4114 Vernor Hwy
Detroit, MI, 48209
Doors 7:00 PM / Show 8:00 PM (event ends at 12:00 AM)
This event is all ages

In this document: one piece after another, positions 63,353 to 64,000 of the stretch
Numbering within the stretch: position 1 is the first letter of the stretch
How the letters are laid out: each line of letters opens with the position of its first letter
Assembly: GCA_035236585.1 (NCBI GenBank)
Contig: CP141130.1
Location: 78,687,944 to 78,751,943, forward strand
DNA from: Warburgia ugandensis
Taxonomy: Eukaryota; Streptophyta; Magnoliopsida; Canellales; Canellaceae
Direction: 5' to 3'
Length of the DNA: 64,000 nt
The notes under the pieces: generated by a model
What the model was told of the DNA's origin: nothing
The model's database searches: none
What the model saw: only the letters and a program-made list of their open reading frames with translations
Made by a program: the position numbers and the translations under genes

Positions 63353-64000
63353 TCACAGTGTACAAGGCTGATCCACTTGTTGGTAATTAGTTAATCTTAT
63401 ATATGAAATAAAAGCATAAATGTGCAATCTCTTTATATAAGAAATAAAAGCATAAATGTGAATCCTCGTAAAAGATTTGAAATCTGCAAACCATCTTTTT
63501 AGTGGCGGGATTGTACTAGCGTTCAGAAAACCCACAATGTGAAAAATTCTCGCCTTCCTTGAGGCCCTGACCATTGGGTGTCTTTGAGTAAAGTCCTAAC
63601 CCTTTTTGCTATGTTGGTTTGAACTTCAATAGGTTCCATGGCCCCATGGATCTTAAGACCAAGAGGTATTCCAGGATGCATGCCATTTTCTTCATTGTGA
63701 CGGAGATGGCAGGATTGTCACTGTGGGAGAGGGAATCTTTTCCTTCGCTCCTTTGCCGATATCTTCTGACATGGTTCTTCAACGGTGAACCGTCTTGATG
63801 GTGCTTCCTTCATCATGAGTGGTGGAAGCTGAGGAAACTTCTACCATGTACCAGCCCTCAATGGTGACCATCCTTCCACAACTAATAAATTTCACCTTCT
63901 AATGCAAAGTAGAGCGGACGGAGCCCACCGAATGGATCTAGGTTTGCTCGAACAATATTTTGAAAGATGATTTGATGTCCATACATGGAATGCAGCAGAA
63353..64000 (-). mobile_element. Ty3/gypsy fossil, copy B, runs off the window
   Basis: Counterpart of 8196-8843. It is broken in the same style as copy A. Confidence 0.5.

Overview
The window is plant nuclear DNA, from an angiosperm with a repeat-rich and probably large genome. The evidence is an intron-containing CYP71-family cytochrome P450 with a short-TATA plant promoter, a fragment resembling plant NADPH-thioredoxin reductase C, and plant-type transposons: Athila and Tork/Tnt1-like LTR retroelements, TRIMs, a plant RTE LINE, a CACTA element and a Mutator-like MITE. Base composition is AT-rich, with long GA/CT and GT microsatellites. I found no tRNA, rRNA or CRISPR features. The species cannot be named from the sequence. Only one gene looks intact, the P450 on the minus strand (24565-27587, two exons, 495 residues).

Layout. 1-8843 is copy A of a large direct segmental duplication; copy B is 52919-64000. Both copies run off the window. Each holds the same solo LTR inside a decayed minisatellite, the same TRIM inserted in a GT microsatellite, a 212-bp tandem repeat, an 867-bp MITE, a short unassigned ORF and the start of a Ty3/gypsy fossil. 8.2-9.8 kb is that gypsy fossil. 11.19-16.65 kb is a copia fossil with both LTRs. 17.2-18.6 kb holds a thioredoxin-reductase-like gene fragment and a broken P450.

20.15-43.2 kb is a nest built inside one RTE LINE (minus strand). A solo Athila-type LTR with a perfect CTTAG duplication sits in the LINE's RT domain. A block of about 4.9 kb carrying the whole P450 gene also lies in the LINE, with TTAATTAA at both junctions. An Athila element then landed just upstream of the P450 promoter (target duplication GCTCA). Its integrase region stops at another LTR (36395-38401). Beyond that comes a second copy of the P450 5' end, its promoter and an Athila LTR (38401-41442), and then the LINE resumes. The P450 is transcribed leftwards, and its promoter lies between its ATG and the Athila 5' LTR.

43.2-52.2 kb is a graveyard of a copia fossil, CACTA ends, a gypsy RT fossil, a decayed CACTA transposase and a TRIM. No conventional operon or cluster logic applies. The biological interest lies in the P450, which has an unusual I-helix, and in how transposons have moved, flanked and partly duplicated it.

Larkin Poe have found their voice. In a genre as storied as American roots and soul, the sister duo are poised to make a mark all their own with the release of their fourth album Venom & Faith, out November 9. Rather than concede to the history of the canon they hold dear or rest on their laurels, Larkin Poe persist and emerge rattling, stomping, and sliding into a modern-day depiction of what roots rock should sound like. Another chapter in an everlasting story.“It’s a celebration of roots American music,” Rebecca says, “as translated by two sisters who are playing the blues in a modern age.Steeped in the traditions of Southern roots music the Georgia-bred, Nashville-based Rebecca and Megan Lovell showcased their mastery in orchestrating, harmonizing and breathing new life into the musical heritage of their upbringing with 2017’s Peach, which was nominated for a Blues Music Award for Best Emerging Artist Album.Recorded and produced entirely by the sisters and their engineer Roger Alan Nichols, Peach featured a mix of original songs and covers like Lead Belly’s “Black Betty.” The making of Peachunlocked a gateway into Rebecca and Megan’s newfound confidence in their art and their history.On Venom & Faith, the sisters once again tackle a majority of the instrumentation on the album. In addition to covering lead vocals and a wide range of musical instruments, Rebecca creates lush musical underpinnings that range from horn sections to hip hop drum elements. In tandem, Megan masterfully skewers the lap steel and twins her voice together with Rebecca’s to create their unique blend of sister harmony. The album’s title, Venom & Faith, is taken from a lyric on “Honey Honey” and, according to the sisters, is intended to conjure a southern gothic image. “The title of our last album, Peach, was an homage to our Georgia-roots. With this album, we wanted a title that would allude to the duality of our art: gritty guitars offset by gentle vocals; musical moments of both tragedy and joy; the sacred and the profane.”Save for two covers, ”Sometimes” by blues legend Bessie Jones and Skip James’ “Hard Time Killing Floor Blues,” the rest of the record’s tracks are Larkin Poe originals. Paired with unique production touches, like organic percussion sounds —the thumpingof dresser drawers, the slamming of back doors, and stomping on hardwood floors —Venom & Faithbleeds Lovell.Recorded in Nashville in 2018, in between headline shows, festival dates such as Bonnaroo and Lollapalooza, and a featured guest performer spot on Keith Urban’s GraffitiU world tour, Larkin Poe